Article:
What would be even more helpful is a map showing cash flows.

 
At 8/12/2012 12:49 PM, Blogger rjs said...

and yield per well over time...

 
At 8/12/2012 8:09 PM, Blogger Hydra said...

One of these days, the map will ge going the other direction. Will it get equal play?

 
At 8/13/2012 5:19 AM, OpenID moneyjihad said...

I like the map.

 
At 8/13/2012 6:55 AM, Blogger VangelV said...


One of these days, the map will ge going the other direction. Will it get equal play?


Of course not. When I first showed scepticism about shale oil I was being pounded with graphs showing the increase in Montana production. As soon as Elm Coulee peaked the graphs were much harder to find.

 
At 8/13/2012 10:58 AM, Blogger SteveH said...

Vange, Do you know the first thing about oil production? What a stratigraphic trap is? My family has been in the oil business for 4 generations and real income from existing production declines very slowly. My point is that elm coulee has produced about 120 million barrels on a resource base of over 400 million barrels. Just a decade ago it was considered marginal. The decline rate might be faster than conventional fields but the resource base is still large.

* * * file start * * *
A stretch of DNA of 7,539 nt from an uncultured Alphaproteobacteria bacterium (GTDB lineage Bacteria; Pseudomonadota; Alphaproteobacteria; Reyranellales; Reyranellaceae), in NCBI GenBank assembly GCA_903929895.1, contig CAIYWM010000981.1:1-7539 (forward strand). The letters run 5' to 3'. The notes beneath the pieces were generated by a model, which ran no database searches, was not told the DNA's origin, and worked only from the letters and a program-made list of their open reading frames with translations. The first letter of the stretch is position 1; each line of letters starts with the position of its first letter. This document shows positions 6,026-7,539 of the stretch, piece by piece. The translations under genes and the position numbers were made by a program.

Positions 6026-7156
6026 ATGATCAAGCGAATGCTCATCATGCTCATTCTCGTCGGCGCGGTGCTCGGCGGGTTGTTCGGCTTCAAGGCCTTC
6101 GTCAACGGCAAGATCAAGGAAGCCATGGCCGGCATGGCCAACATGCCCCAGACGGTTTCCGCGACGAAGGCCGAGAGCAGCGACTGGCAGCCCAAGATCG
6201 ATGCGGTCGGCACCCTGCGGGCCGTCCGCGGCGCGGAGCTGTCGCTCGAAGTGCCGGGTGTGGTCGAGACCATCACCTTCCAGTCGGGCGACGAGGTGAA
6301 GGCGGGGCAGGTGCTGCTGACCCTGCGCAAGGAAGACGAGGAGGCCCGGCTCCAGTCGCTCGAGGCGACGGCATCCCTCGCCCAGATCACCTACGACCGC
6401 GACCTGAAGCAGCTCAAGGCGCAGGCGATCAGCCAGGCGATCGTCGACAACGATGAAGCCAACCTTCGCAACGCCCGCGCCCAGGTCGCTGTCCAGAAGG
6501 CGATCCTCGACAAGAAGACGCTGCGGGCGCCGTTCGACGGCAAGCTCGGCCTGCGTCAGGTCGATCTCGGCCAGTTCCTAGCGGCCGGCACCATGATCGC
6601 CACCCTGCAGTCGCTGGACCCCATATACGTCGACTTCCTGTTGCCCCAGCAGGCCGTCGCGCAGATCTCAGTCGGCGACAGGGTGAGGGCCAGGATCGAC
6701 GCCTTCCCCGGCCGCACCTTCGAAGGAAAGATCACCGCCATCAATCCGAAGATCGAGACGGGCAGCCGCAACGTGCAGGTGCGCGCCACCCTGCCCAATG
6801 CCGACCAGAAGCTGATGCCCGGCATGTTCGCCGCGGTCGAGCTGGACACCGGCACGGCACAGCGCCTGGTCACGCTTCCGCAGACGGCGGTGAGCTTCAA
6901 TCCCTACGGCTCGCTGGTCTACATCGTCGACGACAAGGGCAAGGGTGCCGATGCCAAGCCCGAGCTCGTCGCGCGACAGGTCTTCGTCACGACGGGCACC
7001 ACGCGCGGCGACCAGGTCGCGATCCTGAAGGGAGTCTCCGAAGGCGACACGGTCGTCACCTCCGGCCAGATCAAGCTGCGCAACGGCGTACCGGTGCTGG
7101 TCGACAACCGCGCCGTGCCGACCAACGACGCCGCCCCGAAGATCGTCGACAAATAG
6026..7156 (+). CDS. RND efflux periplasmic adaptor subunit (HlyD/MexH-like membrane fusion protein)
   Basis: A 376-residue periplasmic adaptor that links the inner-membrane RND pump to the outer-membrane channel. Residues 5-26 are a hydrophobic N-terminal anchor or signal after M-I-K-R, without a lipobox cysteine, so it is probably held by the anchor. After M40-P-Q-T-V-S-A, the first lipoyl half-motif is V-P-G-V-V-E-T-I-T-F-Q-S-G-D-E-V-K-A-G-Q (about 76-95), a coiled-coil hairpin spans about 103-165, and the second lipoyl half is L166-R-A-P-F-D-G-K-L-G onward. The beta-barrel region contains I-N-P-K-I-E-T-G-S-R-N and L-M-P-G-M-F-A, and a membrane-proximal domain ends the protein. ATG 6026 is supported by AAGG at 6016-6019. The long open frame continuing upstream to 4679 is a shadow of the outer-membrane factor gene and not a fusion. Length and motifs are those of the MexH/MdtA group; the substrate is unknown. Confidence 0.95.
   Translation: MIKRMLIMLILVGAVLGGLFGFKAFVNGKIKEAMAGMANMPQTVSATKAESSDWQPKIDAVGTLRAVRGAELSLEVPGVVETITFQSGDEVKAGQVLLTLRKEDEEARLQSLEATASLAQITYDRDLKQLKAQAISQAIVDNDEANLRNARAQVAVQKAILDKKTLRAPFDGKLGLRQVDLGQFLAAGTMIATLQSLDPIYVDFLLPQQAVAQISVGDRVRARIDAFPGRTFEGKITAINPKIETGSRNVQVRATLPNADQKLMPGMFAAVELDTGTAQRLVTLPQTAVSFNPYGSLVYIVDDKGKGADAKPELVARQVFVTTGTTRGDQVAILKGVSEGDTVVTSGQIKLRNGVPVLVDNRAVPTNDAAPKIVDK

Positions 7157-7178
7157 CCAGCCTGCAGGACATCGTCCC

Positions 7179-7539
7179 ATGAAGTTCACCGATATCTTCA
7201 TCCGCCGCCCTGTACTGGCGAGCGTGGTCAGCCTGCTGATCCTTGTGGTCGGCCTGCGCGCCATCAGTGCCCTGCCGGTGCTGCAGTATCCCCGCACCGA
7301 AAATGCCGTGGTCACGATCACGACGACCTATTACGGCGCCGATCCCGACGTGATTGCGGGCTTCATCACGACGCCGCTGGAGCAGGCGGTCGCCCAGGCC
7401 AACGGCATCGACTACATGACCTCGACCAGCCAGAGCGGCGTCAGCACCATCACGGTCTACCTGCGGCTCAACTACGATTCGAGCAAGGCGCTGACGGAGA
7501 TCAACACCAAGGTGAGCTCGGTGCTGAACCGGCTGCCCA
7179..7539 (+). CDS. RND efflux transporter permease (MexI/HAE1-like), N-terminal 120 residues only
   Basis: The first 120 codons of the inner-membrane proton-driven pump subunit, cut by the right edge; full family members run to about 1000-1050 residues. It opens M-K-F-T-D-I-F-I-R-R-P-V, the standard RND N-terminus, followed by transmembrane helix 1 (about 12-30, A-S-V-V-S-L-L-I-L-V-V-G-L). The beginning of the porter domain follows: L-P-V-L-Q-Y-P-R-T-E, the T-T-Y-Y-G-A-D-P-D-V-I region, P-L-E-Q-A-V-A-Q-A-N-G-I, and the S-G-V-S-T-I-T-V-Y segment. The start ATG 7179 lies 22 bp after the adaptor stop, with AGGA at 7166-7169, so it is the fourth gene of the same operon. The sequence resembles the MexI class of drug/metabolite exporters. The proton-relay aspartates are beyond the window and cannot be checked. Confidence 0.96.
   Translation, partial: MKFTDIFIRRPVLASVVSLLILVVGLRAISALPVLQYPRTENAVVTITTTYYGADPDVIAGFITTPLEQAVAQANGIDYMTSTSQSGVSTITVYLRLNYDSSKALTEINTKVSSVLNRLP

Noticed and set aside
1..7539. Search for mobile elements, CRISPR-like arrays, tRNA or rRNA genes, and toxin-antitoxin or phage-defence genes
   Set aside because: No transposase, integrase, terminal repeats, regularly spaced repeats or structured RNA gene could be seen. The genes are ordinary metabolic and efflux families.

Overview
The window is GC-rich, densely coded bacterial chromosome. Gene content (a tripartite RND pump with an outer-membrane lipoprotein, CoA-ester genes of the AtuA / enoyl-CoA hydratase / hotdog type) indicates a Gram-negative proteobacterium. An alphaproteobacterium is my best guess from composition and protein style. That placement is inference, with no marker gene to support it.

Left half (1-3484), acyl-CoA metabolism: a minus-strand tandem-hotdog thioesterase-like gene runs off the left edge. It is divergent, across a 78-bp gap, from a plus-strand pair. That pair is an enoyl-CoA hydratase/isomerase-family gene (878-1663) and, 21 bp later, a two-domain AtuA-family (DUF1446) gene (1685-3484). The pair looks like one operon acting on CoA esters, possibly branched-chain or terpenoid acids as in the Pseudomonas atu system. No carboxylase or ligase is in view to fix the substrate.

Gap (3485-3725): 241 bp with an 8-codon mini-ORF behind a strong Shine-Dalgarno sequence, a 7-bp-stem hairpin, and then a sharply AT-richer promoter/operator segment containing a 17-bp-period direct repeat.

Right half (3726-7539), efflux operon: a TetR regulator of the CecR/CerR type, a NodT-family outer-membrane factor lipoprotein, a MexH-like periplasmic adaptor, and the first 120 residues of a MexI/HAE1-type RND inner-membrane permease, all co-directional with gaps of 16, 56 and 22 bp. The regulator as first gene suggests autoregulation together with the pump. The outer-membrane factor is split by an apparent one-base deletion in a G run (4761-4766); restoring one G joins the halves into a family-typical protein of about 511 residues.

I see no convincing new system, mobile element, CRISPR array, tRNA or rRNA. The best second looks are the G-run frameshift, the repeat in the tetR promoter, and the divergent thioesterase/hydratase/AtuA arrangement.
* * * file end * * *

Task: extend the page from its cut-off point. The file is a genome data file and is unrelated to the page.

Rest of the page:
At 8/13/2012 11:54 AM, Blogger Che is dead said...

"What would be even more helpful is a map showing cash flows ... When I first showed scepticism about shale oil I was being pounded with graphs ..." -- "Vag"

What "Vag" never says is that the reason that cash flows at some of these companies have not been growing, relative to production, is that production has been off the charts temporarily driving down the price of natural gas. I say temporarily because there has been, at the same time, hundreds of billions of dollars in supporting investment in new chemical plants, power plants, and the like taking place which should support natural gas prices in the future.